The issue infuriated Begin, since almost all of his family perished in the Holocaust. He viewed it as an incredible act of acceptance for Germany, which he still viewed as being Nazi-controlled. Leading up to the Knesset discussion in Jan. 1952, he was filled with a renewed vigor; he sent extreme messages to the nation, saying things he had never said before. 

The hearing took place at Froumine House, better known as the Old Knesset, in Jerusalem and lasted for three days. Knesset members from the coalition and Holocaust survivors were allowed to vote. Mapam, the United Workers Party, and Herut strongly opposed it. The General Zionists, a centrist Zionist movement, opposed it much less. 

But on the second day of the discussions, a storm erupted: A demonstration 10,000 strong, organized by the Herut party, took place in Zion Square in Jerusalem. Begin delivered the speech of his life, though some may consider it the speech he would like to forget. 

He mentioned the Altalena affair, a naval conflict in 1948 between the newly formed IDF and the Irgun, a Jewish paramilitary group that refused to join the unified forces. Begin said that unlike his order to refrain from firing back at those who bombarded the Altalena, he would now give the command to attack.

He called Ben-Gurion "the little dictator and big maniac;" he called Adenauer a "murderer" and pledged to sacrifice his life to prevent negotiations with the Germans, all of whom are Nazis. Begin continued: "I say to Mr. Ben-Gurion, there will be no negotiations with Germany. For this, we are all willing to sacrifice our lives. It is unacceptable under any circumstances. Every victim will sacrifice his life to foil this plot ... it will be a life or death battle ... we will never pay taxes to a government that negotiates with the Germans."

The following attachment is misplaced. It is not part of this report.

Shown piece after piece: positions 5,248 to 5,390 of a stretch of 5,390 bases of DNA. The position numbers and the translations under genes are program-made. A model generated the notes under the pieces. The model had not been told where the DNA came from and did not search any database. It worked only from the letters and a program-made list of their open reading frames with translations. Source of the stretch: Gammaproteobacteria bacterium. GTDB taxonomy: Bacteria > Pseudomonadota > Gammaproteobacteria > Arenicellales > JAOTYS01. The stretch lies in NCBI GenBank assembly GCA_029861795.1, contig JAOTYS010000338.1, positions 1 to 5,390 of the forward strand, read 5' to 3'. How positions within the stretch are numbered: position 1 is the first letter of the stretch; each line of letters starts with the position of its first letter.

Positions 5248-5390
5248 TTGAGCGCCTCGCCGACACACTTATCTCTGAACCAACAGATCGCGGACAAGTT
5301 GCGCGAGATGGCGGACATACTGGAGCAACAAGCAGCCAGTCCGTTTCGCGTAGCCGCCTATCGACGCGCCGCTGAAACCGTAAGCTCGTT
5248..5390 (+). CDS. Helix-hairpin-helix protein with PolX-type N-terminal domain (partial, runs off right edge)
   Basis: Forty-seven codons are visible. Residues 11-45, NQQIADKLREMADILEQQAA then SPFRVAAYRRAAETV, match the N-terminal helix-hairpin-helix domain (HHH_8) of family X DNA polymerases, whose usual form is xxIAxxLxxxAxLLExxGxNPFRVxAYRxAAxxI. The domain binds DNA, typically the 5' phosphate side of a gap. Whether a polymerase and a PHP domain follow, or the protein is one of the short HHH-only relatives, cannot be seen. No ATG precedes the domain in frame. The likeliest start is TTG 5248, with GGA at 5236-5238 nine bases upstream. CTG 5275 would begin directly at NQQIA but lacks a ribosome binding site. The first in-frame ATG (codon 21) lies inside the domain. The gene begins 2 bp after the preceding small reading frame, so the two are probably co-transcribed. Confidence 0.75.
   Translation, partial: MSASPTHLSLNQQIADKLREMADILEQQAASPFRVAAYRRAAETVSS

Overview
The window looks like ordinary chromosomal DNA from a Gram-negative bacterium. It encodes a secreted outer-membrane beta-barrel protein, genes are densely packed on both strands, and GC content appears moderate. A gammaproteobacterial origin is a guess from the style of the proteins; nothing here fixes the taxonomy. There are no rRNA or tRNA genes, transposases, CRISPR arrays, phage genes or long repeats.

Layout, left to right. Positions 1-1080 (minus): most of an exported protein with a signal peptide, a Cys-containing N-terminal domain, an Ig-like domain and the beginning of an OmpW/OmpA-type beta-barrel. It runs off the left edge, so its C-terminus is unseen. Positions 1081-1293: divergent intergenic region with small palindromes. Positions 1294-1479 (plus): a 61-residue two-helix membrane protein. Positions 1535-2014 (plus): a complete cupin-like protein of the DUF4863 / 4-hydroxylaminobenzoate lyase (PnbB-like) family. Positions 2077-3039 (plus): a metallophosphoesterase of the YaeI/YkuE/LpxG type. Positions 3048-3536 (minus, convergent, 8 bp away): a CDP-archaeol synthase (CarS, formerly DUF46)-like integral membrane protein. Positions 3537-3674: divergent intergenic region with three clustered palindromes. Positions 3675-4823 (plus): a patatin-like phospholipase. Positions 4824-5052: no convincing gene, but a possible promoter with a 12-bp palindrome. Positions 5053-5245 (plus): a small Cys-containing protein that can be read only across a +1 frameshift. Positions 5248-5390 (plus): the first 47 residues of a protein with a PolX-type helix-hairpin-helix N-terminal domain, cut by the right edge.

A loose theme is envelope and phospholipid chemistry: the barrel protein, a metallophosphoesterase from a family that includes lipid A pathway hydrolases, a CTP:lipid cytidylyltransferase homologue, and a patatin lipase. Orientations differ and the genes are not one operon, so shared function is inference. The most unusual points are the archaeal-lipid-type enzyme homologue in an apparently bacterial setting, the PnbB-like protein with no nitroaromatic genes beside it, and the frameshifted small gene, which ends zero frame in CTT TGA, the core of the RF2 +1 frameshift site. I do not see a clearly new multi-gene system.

Begin continued sharply: "German or Jewish money – both cannot exist. Taxes will only come by force; [public] services will only come by force ... we will ban anyone who seeks peace with Germany. The government that enters negotiations with Germany is criminal. Ben-Gurion is a criminal. [Moshe] Sharet is a criminal. This thing will never happen, against our bodies, soul and blood." 

At 5:30 p.m., Begin began a march from Zion Square to the Knesset, and continued his speech at the Knesset podium in a similar vein. He called Ben-Gurion a fascist and a hooligan. He would not leave the podium. Some of the demonstrators threw stones from the street into the Knesset plenum. One of them broke a window and injured MK Hanan Rubin of Mapam, the pre-cursor of Labor. Two-hundred demonstrators and 140 policemen were wounded. 

The results of the speech were that Begin was removed from the Knesset for a few months. The results of the vote were in favor of the negotiations: 61 were for and 50 against (the exact same results of a much later controversy, the Oslo Accords). 

The agreement signed in September recognized Israel as the official representative of the Jewish people. Israel used the money to pay off debts, build infrastructure throughout the country and absorb immigrants. Survivors received monthly allowances to ease their plight in life and help them deal with daily struggles.

So what about Menachem Begin? He gave up the civil disobedience he called for on that winter evening in Zion Square. When he was elected prime minister, 25 years later, he left the agreement in place, as well as the diplomatic relations between Israel and Germany, which had never really changed, in his opinion.